It was interesting that, even though storms had carried the wooden walkway that stretched under the dock, these piles of spilled taconite remain where they had dropped.
This is the building where the corn mash would be boiled in stainless steel kettles, now gone.
The warped floors caught my eye in this room too–a symptom of turning off heat and not patching a leaking roof in the midwest.
The former BESCO building in the last light of day.
One thing that made the Eagle Mine unique is the underground mill, left of this picture. As the rocks moved down the mill, they would be turned into finer and finer powder.
A 180-degree panorama of the first floor of the refectory. I just loved the colors; there’s something about plaster walls that retain the character of a building; they crumble when they die, which is much more graceful than drywall, which drips down into a stinking puddle that looks and smells like a blob of Elmer’s glue.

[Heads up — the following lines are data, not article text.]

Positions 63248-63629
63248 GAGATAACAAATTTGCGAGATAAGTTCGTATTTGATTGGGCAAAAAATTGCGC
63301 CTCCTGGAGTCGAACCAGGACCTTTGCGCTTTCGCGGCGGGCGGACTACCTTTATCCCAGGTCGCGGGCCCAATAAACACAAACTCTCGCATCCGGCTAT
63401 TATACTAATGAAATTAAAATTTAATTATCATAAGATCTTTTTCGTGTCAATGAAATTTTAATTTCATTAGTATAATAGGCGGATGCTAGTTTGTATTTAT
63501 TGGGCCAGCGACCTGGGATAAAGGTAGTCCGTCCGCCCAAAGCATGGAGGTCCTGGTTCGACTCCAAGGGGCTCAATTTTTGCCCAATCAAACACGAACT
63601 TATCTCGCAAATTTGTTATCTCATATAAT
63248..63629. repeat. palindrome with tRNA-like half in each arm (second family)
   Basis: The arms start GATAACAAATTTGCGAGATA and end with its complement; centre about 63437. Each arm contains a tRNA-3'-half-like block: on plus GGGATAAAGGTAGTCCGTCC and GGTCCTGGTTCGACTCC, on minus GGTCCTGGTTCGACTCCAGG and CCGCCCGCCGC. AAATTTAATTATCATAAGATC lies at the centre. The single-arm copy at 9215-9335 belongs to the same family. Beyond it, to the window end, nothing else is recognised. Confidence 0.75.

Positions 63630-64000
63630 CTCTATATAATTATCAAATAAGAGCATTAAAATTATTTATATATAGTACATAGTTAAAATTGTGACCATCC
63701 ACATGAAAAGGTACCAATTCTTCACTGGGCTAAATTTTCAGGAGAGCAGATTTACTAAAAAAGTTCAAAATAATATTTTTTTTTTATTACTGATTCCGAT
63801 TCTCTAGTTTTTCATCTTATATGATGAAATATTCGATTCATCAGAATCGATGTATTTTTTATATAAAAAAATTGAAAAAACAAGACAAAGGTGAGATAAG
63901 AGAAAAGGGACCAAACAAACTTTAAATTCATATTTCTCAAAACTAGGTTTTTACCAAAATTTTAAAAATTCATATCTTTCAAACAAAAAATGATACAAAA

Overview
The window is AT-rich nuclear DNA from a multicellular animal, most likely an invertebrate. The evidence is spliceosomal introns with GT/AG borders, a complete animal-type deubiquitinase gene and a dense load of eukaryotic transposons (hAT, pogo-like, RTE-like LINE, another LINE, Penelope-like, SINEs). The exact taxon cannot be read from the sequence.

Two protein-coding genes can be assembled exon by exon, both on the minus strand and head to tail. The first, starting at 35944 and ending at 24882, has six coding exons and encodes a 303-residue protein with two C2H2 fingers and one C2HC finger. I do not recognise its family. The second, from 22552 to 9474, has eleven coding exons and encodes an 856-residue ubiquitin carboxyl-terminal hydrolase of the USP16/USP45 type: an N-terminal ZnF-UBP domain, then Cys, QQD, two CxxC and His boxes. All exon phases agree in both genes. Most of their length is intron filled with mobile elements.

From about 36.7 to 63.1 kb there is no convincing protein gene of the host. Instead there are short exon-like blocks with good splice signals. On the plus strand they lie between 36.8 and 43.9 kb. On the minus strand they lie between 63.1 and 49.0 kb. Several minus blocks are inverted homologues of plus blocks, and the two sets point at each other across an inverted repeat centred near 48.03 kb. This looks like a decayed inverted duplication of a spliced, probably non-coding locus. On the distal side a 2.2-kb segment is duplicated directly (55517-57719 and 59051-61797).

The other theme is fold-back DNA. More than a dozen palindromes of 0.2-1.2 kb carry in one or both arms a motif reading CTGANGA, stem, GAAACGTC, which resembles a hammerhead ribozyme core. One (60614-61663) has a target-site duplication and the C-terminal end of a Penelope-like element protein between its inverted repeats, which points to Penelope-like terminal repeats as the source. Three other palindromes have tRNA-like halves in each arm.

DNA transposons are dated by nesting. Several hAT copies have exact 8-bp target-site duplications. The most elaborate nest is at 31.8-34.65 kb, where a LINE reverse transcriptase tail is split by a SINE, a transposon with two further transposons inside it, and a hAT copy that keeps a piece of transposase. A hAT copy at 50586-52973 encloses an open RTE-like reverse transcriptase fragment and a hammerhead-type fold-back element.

A number of skyways carried the production line across roads and railroad tracks in and around the plant. An identical skyway to this one was cut off sometime in the past decade (judging by the rust), probably for its steel.
Since this picture was taken, the roof has totally collapsed in this area.